I few days ago I made a post in which I was discussing the attire of men during the late Victorian period. Really, this collection of images probably date to the 1870s and 1880s and could be considered mid Victorian but at some point this becomes an exercise in semantics. Since the gents have had a turn, I figured that today would be a good chance to give the Victorian ladies some profile. Sadly, there is no exciting facial hair to write about in this post. In its place we have hooped skirts and rather dour looking bonnets.
Now, I am not going to begin to pass myself off as an expert on women's clothing of the Victorian era. Through my museum career I have spent my share of time wearing a Victorian costume, but I must admit that it has always been a male costume. We do have a number of these dresses in the artifact collection at the O'Dell House Museum and I have seen enough archival photographs that I can roughly tell what decade a dress was made based on its appearance. But, if you ever want to see me pretending to be calm in the face of growing terror, make plans to visit the museum when I need to dress a mannequin in an elaborate Victorian dress. I tend to spend a great deal of time wondering where all the pieces belong.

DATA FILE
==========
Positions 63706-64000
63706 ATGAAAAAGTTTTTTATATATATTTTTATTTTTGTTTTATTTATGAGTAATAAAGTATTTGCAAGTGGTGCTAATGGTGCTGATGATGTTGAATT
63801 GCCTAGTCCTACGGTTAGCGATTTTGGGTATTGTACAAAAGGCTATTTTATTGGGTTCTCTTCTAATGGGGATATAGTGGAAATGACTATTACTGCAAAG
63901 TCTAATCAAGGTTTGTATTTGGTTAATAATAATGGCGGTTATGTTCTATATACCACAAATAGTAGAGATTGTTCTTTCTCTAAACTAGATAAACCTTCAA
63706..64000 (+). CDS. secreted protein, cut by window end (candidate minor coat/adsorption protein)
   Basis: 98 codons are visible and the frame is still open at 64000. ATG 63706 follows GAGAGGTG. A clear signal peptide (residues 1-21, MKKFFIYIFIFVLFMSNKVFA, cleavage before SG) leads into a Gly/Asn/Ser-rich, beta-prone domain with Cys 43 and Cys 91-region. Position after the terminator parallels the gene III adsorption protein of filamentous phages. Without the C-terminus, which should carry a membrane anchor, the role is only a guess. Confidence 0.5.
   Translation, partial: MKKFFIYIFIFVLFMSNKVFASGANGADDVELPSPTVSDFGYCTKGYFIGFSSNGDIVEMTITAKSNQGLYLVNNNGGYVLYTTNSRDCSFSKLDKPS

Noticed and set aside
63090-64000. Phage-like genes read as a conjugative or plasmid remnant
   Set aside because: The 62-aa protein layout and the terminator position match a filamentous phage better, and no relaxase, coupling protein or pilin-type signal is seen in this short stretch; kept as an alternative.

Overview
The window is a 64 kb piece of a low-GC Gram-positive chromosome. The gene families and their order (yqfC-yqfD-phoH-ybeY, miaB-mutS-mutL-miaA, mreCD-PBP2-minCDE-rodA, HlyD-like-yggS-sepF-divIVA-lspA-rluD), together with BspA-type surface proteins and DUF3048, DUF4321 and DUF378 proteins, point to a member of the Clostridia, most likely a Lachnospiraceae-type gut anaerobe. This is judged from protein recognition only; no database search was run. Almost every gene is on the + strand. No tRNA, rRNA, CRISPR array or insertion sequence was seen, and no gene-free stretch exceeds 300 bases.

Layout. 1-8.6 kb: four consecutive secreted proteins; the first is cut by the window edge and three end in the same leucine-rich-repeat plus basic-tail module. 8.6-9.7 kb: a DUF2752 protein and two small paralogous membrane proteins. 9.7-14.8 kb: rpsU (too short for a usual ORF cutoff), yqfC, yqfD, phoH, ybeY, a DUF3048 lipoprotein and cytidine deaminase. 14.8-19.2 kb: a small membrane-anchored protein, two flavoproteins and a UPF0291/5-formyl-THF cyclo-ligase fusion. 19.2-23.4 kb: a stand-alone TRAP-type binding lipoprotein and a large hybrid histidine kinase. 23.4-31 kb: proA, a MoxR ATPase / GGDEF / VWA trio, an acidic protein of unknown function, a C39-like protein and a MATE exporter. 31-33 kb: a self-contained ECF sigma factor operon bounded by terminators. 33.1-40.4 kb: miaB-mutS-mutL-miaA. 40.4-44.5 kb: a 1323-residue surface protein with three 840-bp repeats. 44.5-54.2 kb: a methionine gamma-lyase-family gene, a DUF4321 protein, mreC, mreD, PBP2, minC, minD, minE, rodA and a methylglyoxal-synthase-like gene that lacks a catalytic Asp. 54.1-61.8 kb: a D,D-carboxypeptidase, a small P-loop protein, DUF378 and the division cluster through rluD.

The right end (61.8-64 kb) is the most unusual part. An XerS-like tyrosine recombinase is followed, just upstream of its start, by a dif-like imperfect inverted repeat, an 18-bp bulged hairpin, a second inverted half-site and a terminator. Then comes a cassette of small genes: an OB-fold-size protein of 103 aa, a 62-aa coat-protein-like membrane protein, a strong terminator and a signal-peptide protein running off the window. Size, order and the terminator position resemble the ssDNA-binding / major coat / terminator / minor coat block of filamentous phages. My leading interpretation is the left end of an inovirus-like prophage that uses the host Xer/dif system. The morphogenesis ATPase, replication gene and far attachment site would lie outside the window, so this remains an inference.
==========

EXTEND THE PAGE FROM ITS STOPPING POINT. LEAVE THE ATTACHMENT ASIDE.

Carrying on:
As for this particular collection of portraits, they show a variety of women in different stages of life. While most of the dresses look dark due to the black and white photography, I would assume that at least one of the women was wearing a mourning dress. By the standards of the time, it seemed possible that one could be in official mourning much of the time.
All for now,